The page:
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Gesundheitswesen. 2005 Aug;67 Suppl 1:S150-7.

Utilization of out- and inpatient health services by obese adults: a population-based study in the Augsburg region, Germany.

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  • 1GSF-National Research Center for Environment and Health, Institute of Health Economics and Health Care Management, Neuherberg, Germany. lengerke.thomas@mh-hannover.de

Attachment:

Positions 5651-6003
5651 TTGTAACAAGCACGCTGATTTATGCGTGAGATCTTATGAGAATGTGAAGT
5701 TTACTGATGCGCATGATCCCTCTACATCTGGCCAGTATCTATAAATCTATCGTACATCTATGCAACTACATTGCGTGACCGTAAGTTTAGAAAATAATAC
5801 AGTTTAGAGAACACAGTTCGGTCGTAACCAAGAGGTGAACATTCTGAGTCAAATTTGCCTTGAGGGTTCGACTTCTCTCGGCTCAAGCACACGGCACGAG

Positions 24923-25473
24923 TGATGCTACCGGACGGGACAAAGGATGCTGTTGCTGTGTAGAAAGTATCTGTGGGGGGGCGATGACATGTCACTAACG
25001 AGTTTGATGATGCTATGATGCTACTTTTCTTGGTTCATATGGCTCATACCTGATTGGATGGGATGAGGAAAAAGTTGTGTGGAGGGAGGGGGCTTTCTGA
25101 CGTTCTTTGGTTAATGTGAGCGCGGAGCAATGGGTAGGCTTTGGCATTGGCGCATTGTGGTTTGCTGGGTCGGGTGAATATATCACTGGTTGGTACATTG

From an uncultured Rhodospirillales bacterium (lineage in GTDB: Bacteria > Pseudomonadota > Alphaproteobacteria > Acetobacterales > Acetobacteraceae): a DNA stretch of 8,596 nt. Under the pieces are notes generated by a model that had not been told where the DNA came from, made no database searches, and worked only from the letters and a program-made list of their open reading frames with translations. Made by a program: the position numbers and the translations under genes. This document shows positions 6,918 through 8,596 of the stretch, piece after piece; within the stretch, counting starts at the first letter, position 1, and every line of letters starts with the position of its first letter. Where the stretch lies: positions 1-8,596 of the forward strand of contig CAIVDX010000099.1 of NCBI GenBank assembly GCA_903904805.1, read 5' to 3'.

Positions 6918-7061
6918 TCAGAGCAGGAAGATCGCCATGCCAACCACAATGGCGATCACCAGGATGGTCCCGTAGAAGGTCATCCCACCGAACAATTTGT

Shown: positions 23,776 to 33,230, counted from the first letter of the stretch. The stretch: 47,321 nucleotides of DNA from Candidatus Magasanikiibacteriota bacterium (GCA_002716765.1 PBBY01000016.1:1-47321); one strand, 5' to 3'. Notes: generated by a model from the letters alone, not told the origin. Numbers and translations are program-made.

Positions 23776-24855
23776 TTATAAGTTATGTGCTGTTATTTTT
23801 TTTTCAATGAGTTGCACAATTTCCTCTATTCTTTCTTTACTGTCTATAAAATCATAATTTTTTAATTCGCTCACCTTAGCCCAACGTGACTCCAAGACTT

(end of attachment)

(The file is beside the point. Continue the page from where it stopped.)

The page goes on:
The aim of this study is to compare out- and inpatient health services utilization by obese and normal weight adults. In a subsample of the KORA-Survey S4 1999/2001 in the Augsburg region, Germany (n = 947, age: 25-74 years), number of visits to general practitioners (GP) and inpatient hospital days were self-reported in three computer-aided telephone interviews (CATI) over half a year. Body mass index, based on measured body height and weight, was used to define obesity according to WHO classification. Participants, stratified in normal weight (18.5 < or = BMI < 25), preobese (25 < r = BMI < 30), obese class 1 (30 < or = BMI < 35) and obese classes 2-3 (BMI > or = 35), were compared via logistic, zero-truncated negative binomial, and multinomial models to elucidate obesity's associations with utilization at all, its frequency, and high utilization. Sex, age, social class, health insurance, and place of residence were adjusted for in all models. Respondents in obesity class 1 were more prone to report at least one visit to a GP than those normal weight (OR = 1.84, p < 0.01), while obesity classes 2-3 were associated with frequent (IRR = 1.63, p < 0.05) and high utilization (OR = 3.57, p < 0.05). Regarding days in hospital, only the extremely obese (i. e. classes 2-3) reported significantly more utilization than those normal weight (days if hospitalized at all: IRR = 3.24, p < 0.05; high utilization: OR = 5.4, p < 0.01). Sex did not play a significant role in any model. Older respondents reported more utilization in terms of GP-visits, while only tending to do so regarding inpatient utilization. Both those with statutory (vs. private) health insurance and rural (vs. urban) place of residence had higher odds to visit a GP at all. Results point to an excess utilization of out- and inpatient health services by especially extremely obese adults, and underline the need to contrast obesity classes 2-3 vs. 1 in health services utilization research.

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